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Creem, S. H. & Proffitt, D. R. (2001). Defining the cortical visual systems: "What", "where", and "how". Acta Psychologica, 107, 43-68.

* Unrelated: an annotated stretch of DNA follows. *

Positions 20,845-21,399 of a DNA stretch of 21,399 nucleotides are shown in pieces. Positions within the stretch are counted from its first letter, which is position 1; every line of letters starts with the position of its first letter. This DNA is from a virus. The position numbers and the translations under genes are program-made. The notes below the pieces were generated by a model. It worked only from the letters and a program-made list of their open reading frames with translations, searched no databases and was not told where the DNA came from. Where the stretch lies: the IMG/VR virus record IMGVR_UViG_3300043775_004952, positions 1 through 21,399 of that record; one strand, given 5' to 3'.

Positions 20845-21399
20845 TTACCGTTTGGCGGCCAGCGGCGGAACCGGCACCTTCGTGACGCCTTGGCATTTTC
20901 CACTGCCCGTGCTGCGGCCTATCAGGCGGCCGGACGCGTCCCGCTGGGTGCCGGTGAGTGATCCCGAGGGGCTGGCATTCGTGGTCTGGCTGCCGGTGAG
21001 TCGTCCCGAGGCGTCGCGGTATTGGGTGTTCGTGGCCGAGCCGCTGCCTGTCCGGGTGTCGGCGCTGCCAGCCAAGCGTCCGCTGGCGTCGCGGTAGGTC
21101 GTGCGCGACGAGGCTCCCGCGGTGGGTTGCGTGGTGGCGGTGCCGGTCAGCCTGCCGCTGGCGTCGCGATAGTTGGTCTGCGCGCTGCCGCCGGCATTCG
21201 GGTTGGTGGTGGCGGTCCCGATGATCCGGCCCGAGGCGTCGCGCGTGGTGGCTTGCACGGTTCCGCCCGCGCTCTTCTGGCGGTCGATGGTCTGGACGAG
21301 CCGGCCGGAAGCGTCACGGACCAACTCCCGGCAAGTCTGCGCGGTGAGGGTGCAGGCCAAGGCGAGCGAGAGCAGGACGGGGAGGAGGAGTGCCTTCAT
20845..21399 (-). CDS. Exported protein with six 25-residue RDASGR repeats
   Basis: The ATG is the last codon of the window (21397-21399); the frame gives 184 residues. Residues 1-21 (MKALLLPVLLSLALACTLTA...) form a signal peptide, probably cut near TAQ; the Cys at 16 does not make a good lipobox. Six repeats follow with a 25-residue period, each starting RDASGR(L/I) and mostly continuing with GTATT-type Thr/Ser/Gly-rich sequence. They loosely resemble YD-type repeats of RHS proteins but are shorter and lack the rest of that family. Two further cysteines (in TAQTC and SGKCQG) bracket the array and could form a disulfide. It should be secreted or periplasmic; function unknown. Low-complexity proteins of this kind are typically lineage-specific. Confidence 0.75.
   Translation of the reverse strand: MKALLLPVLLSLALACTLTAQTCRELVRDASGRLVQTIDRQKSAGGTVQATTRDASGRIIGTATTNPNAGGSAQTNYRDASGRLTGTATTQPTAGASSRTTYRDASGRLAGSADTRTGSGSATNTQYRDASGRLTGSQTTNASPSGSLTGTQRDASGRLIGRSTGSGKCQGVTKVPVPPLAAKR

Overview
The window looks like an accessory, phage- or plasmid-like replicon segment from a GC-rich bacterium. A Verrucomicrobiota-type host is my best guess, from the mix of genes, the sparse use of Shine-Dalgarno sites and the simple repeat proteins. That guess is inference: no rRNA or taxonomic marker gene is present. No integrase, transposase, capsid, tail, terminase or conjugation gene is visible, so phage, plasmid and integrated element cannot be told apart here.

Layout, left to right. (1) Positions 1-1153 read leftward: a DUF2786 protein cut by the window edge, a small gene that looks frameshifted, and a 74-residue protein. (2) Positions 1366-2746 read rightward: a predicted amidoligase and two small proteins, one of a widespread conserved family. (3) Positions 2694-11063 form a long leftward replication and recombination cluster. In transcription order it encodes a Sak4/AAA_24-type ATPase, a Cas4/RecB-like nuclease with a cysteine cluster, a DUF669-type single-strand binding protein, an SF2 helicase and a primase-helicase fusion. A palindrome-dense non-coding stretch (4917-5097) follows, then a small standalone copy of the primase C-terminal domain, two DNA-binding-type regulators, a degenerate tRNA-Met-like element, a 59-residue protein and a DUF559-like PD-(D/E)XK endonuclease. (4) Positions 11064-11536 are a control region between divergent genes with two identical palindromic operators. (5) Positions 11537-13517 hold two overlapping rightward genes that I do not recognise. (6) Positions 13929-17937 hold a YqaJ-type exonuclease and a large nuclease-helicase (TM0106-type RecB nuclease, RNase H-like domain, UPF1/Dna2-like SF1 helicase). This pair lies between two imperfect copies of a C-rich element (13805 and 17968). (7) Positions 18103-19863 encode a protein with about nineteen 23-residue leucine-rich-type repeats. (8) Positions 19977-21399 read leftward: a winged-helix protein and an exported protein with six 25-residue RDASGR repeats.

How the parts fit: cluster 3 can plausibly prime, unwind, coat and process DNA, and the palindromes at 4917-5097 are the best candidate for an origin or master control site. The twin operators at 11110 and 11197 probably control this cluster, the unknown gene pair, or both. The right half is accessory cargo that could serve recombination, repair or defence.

The visual system historically has been defined as consisting of at least two broad subsystems subserving object and spatial vision. These visual processing streams have been organized both structurally as two distinct pathways in the brain, and functionally for the types of tasks that they mediate. The classic definition by Ungerleider and Mishkin labeled a ventral "what" stream to process object information and a dorsal "where" stream to process spatial information. More recently, Goodale and Milner redefined the two visual systems with a focus on the different ways in which visual information is transformed for different goals. They relabeled the dorsal sream as a "how" system for transforming visual information using an egocentric frame of reference in preparation for direct action. This paper reviews recent research from psychophysics, neurophysiology, neuropsychology, and neuroimaging to define the roles of the ventral and dorsal visual processing streams. We discuss a possible solution that allows for both "where" and "how" systems that are functionally and structurally organized within the posterior parietal lobes.

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